Will My Home Country Health Insurance Cover Me?

Most likely no. Most health insurance will not cover you for any injuries sustained outside your home country. To get protection while living abroad, there are two options:

  • Travel Health Insurance- This will cover you for unexpected medical issues while overseas. However, the coverage requires you to maintain insurance in the United States or your respective home country. I pay roughly $50 per month for complete coverage with no deductible.
  • Expat Medical Insurance- If you retire abroad, expat health insurance is a more complete option. Expat Medical Insurance is the "normal" insurance you are familiar with from home. Coverage is built for people who live in a country versus traveling. While more expensive than Travel Medical Insurance, premiums are still cheaper than in the US. 

Will I Have To Pay Taxes Living In Bulgaria?

If Bulgaria classifies you as a tax resident, you will be taxed on your worldwide income. Non-residents are taxed only on their Bulgarian-source income, which has a very broad legal definition. This definition includes work performed in Bulgaria or real estate (rental or sale) income. 

Note to Digital Nomads, any income from rendering services in the territory of Bulgaria is deemed Bulgarian-source income, regardless of from where or by whom it is paid.

You are considered a Bulgarian tax resident if one or more of the following apply:

  • You are in the country more than 183 days in any 12-month period.
  • You have a permanent address in Bulgaria (but only if their centre of vital interests is also in Bulgaria, please see below).
  • Your "center of vital interests" (personal and economic ties) is in Bulgaria

Bulgaria has a double taxation treaty with the US. To understand how to minimize your expat tax liability, speak with a tax advisor for details. 

What Is Not Included In The Monthly Budget?

Expat Taxes

If you stay longer than 183 days, many countries will consider you a tax resident. Being an expat may help you save money on your taxes. Talk to a tax professional to see how tax residency applies to you. I partnered with a firm specializing in expat taxes to secure a special deal for Nomadic FIRE readers.

Use the promotion code "Nomadic25Consultation" for $25 off a tax consultation to get you started.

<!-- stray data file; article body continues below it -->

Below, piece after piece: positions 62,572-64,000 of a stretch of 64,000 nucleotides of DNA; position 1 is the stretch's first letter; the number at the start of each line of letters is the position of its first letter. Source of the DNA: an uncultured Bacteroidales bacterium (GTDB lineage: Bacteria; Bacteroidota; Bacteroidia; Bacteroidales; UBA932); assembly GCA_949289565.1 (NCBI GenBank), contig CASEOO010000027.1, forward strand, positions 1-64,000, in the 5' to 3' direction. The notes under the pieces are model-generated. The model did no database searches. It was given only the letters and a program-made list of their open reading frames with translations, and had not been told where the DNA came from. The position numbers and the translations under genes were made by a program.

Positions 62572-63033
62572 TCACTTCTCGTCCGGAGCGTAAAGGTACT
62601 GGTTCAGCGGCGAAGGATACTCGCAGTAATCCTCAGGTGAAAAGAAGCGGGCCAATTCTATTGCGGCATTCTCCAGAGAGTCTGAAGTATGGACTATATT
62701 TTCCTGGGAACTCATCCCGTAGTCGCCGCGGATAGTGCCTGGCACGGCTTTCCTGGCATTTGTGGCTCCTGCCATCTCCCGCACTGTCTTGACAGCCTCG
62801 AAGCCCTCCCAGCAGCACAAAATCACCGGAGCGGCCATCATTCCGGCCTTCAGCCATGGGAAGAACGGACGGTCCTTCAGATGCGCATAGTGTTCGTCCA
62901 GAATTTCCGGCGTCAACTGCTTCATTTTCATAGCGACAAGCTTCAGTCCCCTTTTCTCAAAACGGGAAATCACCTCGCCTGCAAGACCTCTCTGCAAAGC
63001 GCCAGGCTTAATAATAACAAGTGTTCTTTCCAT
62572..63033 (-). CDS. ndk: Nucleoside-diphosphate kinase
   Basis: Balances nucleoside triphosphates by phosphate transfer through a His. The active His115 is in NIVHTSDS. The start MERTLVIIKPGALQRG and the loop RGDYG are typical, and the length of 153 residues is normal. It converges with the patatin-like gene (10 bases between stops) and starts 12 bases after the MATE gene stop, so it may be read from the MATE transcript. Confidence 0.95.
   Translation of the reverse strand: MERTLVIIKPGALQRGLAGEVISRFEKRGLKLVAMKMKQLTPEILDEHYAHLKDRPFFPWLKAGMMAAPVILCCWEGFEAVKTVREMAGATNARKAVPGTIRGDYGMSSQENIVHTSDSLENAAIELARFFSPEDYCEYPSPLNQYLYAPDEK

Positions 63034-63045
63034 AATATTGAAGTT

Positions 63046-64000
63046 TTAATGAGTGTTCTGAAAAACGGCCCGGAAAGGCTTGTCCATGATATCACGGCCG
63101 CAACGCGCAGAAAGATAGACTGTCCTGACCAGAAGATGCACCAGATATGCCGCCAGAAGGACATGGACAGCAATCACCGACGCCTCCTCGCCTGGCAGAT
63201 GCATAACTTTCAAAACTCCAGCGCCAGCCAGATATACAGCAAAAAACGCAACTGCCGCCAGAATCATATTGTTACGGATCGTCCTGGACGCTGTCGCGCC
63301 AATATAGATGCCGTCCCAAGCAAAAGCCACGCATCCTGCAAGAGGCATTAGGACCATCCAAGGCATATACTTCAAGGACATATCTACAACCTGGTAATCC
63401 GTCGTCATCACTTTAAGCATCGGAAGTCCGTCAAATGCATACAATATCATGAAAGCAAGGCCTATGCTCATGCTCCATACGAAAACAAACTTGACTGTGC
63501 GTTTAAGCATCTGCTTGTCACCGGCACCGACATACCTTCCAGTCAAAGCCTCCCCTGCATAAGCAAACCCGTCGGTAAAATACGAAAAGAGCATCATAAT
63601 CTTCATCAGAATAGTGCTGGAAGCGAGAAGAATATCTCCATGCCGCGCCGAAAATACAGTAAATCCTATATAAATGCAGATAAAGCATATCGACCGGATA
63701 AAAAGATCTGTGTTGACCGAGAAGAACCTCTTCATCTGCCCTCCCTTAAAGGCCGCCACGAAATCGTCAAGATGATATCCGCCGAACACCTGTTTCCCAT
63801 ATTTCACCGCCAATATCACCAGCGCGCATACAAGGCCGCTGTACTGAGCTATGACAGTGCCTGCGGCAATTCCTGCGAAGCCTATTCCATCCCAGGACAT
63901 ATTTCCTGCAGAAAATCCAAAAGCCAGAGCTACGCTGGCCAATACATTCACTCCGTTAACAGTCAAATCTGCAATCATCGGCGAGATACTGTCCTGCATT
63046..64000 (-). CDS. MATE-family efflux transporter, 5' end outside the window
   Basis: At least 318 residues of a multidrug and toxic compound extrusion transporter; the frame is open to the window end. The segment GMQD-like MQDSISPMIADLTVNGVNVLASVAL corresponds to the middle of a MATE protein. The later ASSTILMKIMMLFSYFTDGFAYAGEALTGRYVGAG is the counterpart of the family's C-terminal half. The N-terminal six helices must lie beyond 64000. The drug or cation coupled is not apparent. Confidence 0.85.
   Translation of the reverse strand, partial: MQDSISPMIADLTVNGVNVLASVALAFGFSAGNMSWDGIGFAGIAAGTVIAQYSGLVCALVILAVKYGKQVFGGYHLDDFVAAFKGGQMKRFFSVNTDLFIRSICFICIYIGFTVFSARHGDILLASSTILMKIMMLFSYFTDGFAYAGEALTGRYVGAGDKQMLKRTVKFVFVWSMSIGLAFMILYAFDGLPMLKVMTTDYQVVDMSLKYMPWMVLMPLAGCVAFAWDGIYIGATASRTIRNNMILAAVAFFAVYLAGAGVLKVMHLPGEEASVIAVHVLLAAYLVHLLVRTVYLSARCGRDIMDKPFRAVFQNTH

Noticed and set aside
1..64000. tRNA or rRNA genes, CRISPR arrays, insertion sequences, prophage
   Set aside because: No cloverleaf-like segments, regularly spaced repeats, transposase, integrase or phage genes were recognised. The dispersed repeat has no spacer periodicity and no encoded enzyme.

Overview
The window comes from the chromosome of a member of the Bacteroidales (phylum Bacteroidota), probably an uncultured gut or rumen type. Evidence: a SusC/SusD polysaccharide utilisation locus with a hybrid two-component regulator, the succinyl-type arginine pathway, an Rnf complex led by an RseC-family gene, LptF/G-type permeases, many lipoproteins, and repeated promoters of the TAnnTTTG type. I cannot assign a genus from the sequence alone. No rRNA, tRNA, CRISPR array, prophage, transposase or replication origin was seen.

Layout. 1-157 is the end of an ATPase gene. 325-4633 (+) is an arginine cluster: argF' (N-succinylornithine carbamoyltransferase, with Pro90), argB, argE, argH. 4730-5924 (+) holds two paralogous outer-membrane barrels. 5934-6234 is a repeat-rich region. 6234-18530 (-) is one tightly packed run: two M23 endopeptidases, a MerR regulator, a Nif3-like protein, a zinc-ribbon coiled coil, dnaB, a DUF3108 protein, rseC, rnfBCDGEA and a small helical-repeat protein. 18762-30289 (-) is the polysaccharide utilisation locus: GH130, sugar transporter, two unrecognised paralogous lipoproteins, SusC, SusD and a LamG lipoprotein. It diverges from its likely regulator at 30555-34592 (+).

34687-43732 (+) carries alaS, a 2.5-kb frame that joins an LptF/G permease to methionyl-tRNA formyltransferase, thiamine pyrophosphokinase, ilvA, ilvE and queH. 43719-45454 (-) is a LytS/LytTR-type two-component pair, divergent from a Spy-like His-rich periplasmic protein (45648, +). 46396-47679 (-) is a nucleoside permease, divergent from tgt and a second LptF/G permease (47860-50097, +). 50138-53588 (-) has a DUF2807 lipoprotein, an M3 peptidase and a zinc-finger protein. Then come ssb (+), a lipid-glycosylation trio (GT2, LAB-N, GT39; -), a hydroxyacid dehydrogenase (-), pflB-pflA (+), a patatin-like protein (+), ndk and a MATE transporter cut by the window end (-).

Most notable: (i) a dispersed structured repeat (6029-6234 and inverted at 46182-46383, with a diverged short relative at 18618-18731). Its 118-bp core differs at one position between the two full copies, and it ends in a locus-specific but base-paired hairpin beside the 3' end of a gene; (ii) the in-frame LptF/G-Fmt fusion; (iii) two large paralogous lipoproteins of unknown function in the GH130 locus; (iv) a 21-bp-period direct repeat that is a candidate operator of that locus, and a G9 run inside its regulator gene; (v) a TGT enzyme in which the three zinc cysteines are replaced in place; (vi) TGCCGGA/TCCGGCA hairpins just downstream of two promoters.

Even better, use their experts to prepare your tax return, and the entire consultation is FREE.

Moving Costs

Save Up To 40% On Your Moving Costs. Between customs, freight, packing costs, and ground transportation, figuring out how to move your stuff overseas can get expensive. EmbarkEx is Nomadic FIRE's new service to save you money on packing, trucking, and shipping overseas moves for expats who want to live and retire abroad.

I have partnered with 10,000+ pre-screened global moving companies to save you time and money. Fill out our 60-second form and get 5 quotes from accredited moving companies competing for your business. Compare and save by clicking the button below.

What Are The Visa Requirements For Bulgaria?

Being in the European Union, Bulgaria does not charge US citizens to enter the country. Americans can stay in Bulgaria up to 90 days out of 180 days visa-free.

For other nationalities, you can look up specific visa requirements here.

Bulgaria is in the EU but not currently a part of the Schengen agreement. They have applied to be part of the treaty, but as of 2020, they are still outside the Schengen zone.

Being outside the Schengen zone makes Bulgaria, along with Croatia, Romania, and Cyprus, a great way to refresh your 90-day allowance for Schengen while staying in the EU.

 EDITOR'S NOTE : How can I stay long-term in Bulgaria? - If you have a government pension or social security, Bulgaria has a retirement visa for non-EU/EEA citizens (that's you, United States, UK, and Canada folks). The first step in a retirement visa is to apply for a "Visa Type-D" in the consulate of your country of residence (Visa D costs $118 and takes ~35 business days to process). This visa allows you to live in Bulgaria for 6-months and allow you to complete the application process for the long-term residence permit. You will need to renew every year, but after five years, you can apply for a permanent residency permit.

I will have a complete article detailing the requirements, documents, and step-by-step process for the visa Type-D and the long-term residence permit. Sign up below to get notified when the article is published.


Compare Cost Of Living In Varna

Still researching the best cities for retirement? Check out our extensive Cost of Living collection for the best expat destinations. Get insider information and real examples of expat life from people who have spent years living abroad. I've compiled all the information you need: cost breakdowns, insider tips to save money, and detailed examples of the quality of lifestyle you can enjoy. 

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Final Thoughts: What Are The Drawbacks To living in Varna?

The biggest disadvantage of moving to Bulgaria is the health system. Healthcare is public, and it's very cheap when your employer covers your insurance. However, the medical treatment comes from private clinics, where if you don't have insurance, the expensive treatment costs become your responsibility.

Expats may have issues with the language barrier when communicating with doctors or hospital administrations.  Ask a local friend for help if you need medical assistance. Bulgarians are very hospitable, and anyone in your social circle would be willing to assist.